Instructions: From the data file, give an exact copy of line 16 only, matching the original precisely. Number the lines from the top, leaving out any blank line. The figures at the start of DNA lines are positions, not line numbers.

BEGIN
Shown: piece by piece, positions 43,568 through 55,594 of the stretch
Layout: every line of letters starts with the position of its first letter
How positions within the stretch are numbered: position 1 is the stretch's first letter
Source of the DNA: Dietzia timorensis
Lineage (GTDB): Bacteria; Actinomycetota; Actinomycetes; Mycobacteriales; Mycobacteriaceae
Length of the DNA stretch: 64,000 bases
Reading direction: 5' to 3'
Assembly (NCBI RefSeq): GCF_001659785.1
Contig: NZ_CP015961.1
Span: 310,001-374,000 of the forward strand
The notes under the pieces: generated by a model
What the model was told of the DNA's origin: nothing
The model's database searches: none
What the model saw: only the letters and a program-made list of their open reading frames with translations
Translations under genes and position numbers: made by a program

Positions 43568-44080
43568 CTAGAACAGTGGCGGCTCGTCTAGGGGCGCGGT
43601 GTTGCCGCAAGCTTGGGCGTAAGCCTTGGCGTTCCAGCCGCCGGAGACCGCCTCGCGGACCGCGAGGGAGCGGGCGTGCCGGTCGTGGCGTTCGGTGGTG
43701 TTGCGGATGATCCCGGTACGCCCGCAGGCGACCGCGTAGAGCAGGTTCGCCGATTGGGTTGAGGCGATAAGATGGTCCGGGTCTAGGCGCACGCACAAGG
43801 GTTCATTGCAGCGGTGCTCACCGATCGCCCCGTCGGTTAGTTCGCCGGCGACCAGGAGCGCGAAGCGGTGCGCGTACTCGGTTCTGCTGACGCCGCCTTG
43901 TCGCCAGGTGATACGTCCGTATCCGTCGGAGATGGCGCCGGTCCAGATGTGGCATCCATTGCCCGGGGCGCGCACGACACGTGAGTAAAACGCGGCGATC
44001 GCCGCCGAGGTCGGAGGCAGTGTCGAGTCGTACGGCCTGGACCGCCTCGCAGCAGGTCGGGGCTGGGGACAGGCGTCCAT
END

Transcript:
Positions 43568-44080